Calnin’s low voice is evocative, and it fits in the spaces provided by the sparse beats perfectly. Instead of airy synths, Calnin trafficks in cold, separated beats that he warms with his melodies and delicate instruments: high piano notes, fingerpicked nylon-string guitar, ghostly sounds. The resulting tunes feel weighty without feeling dense; they have emotional heft without beating the listener over the head with it. Calnin shows off his talent as a mature, assured songwriter here–check out the gorgeous “Comatose” or the sparse “Not Good for Me” to see him in full form. Recommended; one to watch.

Unrelated to SXSW, pt. 2

March 12, 2014

The back half of my SXSW-agnostic MP3 drop lands, featuring quieter sounds.

1. “Hold on Hurricane” – Cancellieri. The production balances a delicate vocal performance with a crisp, fingerpicked acoustic guitar line for a moving tune that’s one of the best singles of the year so far.

2. “Comatose” – Hayden Calnin. Can you imagine The National and James Blake getting together? Calnin is the best we have of that approximation piano/rich baritone/post-dub mashup. A gorgeously evocative and theatrical (but not flamboyant) performance from Calnin. One to watch in 2014.

3. “Foreverever” – Daniel G. Harmann. DGH has cultivated a distinct mood to his solo work over the years, and this mournful cut fits neatly with his oeuvre of longing, yearning, intimate recordings. A beautiful cut.

4. “Faultlines” – Field Division. Indie folk with Local Natives’ sense of rhythm, Fleet Foxes’ vocal arrangements, and First Aid Kit’s hushed intensity & towering female vocals. Way yes.

5. “Chris Bell” – M. Lockwood Porter. A moving country-rock song for the gone-too-soon former guitarist of Big Star. If you sense Neil Young and The Jayhawks in here, you’re not the only one.

6. “Onwards” – Bird Friend. Anything that echoes the early years of The Mountain Goats’ lo-fi recordings gets my attention. That strum! That lyricism! That brash mood! Wonderful.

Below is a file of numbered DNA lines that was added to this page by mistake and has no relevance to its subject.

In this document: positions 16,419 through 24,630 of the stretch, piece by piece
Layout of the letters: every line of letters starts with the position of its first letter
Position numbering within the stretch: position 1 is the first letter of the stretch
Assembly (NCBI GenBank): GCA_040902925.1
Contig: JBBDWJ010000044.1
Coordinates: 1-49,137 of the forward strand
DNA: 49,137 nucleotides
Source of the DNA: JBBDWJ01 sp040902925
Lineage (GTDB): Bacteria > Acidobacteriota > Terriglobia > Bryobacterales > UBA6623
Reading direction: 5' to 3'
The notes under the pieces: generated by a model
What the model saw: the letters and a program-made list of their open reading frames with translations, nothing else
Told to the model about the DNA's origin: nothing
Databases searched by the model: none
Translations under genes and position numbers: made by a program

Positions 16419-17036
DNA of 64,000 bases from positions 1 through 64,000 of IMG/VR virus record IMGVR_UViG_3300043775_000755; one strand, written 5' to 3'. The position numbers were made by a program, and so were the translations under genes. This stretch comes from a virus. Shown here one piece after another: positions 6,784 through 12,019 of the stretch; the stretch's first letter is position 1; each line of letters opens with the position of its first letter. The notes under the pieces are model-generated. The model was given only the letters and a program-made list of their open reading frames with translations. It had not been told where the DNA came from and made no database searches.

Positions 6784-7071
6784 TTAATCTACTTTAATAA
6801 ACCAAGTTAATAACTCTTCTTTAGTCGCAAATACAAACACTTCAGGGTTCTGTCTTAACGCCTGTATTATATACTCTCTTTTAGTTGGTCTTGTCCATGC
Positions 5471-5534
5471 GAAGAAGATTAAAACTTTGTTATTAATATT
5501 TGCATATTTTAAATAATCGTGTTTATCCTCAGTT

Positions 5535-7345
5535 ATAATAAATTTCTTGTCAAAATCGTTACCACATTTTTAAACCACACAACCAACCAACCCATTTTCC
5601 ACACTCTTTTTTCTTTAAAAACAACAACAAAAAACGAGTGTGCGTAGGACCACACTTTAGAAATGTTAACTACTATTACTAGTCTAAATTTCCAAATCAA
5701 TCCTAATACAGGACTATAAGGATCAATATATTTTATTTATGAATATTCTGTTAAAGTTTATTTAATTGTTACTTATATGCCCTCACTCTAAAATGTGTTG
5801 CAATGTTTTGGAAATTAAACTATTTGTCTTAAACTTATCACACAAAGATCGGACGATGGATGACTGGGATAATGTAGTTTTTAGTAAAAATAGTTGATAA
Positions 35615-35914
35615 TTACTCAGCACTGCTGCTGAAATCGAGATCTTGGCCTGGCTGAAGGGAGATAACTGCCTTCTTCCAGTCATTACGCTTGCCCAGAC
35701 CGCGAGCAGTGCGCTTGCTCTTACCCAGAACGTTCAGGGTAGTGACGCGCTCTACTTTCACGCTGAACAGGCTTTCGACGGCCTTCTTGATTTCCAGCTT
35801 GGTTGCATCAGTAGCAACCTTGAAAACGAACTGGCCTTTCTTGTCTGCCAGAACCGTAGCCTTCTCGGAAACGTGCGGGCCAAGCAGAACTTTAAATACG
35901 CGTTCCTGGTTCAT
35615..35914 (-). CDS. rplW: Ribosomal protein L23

7. “Who We Are” – Sonali. This thoughtful female-fronted adult-alternative track shows incredible restraint: after introducing a massive hook up front, that super-catchy vocal melody appears only sparingly throughout the tune. That’s one way to get people listening.

8. “Stay There, I’ll Come to You (Sleepers Work Remix)” – Jonah Parzen-Johnson. JPJ writes spiky, intense, amazing tunes on baritone saxophone and analog recorder. This remix sees one of those tracks get a spaced-out, lush re-envisioning that removes a lot of the raw brazenness of the original.

9. “Snowy Mountain“- Sebastian Brkic. The prolific Brkic (Cyan Marble) takes a break from post-punk freakouts to drop some synthy, walking-speed indie-pop. This’ll make your head bob.

10. “Dreaming While Awake” – Professor Bashti. Brkic also does psych-inspired instrumental/experimental guitar music. Because prolific.

11. “Ellis Bell” – The Cold and Lovely. Moody, wall-of-sound indie-rock that calls up Silversun Pickups, but with a female vocalist.

Stephen Carradini and Lisa Whealy write reviews of instrumental, folk, and singer/songwriter music. We write about those trying to make the next step in their careers and established artists.